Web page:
11 May, 2014
11 May, 2014
23 January, 2014
“Since coming to power, Kim Jong-Un has strengthened control measures and security posts on the border between North Korea and China, to put an end to attempts to escape North Korean citizens . It also increased the penalties against border guards may receive bribes defectors.”
14 June, 2013
The Defector will be having its first broadcast this June in Canada and Australia, marking the 63rd anniversary of the Korean war.
In Australia you can catch THE DEFECTOR: ESCAPE FROM NORTH KOREA, presented by Kerry O’Brien, on Monday June 17th at 8.30pm on ABC1. It is repeated on Tuesday June 18th at 11.35pm and can also be seen on ABC News 24 on Saturday June 22nd at 8.00pm or ABC iview .
In Canada, THE DEFECTOR will air on TVO Wednesday, June 26th at 9:00pm and midnight EST. It will be repeated on Thursday, June 27th at 9:00pm EST, Friday, June 28th at 10:30pm EST, and Sunday June 30th at 10:00pm EST.
We hope you will be able to tune in!
6 June, 2013
7 February, 2013
Over the border into China, crossing 3,000 miles and through the jungle to Thailand -The Defector Interactive takes you undercover as you choose your path to freedom. Check out this exclusive first glimpse of the animated journey.
The Defector Interactive launches February 15, 2013.
Will you have what it takes?
29 January, 2013
Party Rockets in North Korea
Schoolyard bully, North Korea, is picking fights with the popular South Korea, threatening “strong physical counter-measures” if SK backs U.S. sanctions made by the UN – aka the ‘No NKs Allowed’ Club. Not a new fight, but this time NK’s only friend China is fed up. China, the only country that will share their lunch with North Korea, said that they will reduce assistance if they continue to engage in nuclear tests. That said, China is not just going to start playing on the other side of the playground. If South Korea and her besties, U.S. and Japan, try to promote the harsh UN sanctions, China will step in and force them to behave better and make amendments.
The United Nations, aka ‘No North Koreas Allowed’ Club
China is already a little mad with North Korea for the missile launches, and says it’ll walk if there’s a third launch. China is making sure North Korea knows what is at stake, “I’m already your only friend. Don’t push me away too, You’re better than this.”
Perhaps North Korea is mad because China has begun spending more time with the U.S, and is even laying down some groundwork for the three of them to hang out.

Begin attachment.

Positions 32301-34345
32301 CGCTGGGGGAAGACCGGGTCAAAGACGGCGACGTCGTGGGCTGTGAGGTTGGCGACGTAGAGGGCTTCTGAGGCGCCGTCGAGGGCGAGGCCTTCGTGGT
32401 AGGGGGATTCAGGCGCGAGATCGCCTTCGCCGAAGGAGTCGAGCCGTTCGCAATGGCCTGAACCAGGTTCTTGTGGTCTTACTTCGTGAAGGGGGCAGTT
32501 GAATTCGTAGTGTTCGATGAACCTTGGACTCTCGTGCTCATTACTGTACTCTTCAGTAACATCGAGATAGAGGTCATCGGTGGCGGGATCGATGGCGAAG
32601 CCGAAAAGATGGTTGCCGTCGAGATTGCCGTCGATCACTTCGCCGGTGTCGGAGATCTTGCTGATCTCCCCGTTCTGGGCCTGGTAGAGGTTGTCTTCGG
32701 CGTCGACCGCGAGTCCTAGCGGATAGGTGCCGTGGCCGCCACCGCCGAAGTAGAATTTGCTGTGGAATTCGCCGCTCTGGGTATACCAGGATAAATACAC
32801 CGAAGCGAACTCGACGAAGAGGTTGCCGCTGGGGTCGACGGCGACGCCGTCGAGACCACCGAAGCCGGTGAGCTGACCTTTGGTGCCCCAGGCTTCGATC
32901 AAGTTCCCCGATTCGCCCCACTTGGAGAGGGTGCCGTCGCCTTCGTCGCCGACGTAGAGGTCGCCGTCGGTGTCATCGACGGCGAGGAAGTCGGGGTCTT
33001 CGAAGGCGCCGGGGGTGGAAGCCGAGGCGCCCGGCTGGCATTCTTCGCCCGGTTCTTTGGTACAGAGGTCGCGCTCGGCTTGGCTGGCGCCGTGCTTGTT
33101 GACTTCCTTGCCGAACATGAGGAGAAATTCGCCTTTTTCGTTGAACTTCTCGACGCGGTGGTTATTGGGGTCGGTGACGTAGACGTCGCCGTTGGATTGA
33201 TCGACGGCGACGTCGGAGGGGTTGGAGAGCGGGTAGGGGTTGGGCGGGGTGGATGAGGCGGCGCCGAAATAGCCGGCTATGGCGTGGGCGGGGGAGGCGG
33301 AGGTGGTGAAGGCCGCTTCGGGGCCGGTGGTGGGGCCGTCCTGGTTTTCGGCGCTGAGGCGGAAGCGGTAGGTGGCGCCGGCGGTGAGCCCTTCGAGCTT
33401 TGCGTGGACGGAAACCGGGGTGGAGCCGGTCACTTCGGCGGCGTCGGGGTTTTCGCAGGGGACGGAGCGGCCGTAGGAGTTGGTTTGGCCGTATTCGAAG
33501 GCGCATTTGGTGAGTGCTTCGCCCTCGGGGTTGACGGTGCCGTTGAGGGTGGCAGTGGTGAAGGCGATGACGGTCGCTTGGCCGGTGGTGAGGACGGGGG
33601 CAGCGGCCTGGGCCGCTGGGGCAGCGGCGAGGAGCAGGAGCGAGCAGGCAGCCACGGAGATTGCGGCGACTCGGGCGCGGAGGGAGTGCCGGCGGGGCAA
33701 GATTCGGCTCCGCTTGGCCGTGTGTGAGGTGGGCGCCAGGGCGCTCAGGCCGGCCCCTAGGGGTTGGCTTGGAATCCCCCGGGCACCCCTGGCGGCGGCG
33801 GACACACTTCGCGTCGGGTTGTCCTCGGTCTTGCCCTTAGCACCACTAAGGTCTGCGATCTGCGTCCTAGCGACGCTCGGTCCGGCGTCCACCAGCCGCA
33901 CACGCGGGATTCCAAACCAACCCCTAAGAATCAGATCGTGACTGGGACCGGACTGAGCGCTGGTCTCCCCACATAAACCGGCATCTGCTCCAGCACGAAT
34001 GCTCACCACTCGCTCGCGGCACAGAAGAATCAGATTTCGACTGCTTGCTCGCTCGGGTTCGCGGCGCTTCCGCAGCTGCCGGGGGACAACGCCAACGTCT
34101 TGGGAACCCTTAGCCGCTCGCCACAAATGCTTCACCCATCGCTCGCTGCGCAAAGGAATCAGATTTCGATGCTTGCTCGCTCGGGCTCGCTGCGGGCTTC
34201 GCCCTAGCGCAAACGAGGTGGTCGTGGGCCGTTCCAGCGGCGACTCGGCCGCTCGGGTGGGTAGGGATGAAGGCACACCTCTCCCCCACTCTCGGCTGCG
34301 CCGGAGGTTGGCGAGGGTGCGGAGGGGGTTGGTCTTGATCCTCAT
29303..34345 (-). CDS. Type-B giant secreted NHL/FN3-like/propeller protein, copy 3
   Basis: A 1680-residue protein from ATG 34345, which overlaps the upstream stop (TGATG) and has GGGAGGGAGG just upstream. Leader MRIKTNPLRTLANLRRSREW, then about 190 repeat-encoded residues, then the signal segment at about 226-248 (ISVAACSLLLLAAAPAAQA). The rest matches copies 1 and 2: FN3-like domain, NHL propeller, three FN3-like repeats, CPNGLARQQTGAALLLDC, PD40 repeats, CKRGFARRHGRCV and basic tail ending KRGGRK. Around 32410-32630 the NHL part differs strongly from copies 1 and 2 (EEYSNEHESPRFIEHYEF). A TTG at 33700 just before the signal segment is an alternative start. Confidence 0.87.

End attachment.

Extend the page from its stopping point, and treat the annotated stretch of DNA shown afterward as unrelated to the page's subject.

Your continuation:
7 January, 2013
19 October, 2012
29 October, 2011
Park Sung-Hak releasing balloons accross the China-North Korea boarder in April. Photo by Jung Yeon-je, AFP/Getty Images
Activists on the China-North Korean border risk arrest, jail and now assasination by poison needles. A 46-year old pastor, going by the name Patrick Kim, collapsed on August 21st in Dandong, a town in China overlooking North Korea. South Korean diplomats believed he was murdered by North Korean agents in retaliation to humanitarian efforts helping people escape North Korea. But one day later a South Korean missionary in China felt a pinprick, and heard a man apologize to him, before collapsing at an intersection. He luckily survived the attack. One month later South Korean intelligence announced that they arrested a North Korean defector, charging him with plotting a poison needle attack in Seoul on Park Sung-hak. Park is a human rights activist who recently launched balloons carrying anti-regime propaganda into North Korea. Only a basic autopsy on Patrick Kim’s body was conducted, as South Korea is cautious about blaming North Korea for the acts. Although activists have no doubt that Kim was murdered, South Korea is not prepared to take the action required with accusing the North.
For more information and interviews, read Barbara Demick’s article in the Los Angeles Times.
16 October, 2011
China will repatriate 20 North Korean defectors arrested this September in Shenyang, China. Once returned to North Korea, the escapees face imprisonment in a prison camp, torture and/or execution. It is South Korea’s constitutional duty to protect all defectors to the best of their ability, and they have asked Beijing repeatedly to reconsider releasing the group. Chinese diplomats are concerned about a spiraling effect if they comply with Seoul’s request. China risks diplomatic relations with its North Korean ally if they release the group to South Korea, claiming ”it would undermine its attempts to prevent a flood of defectors.”
Full article at The Washington Post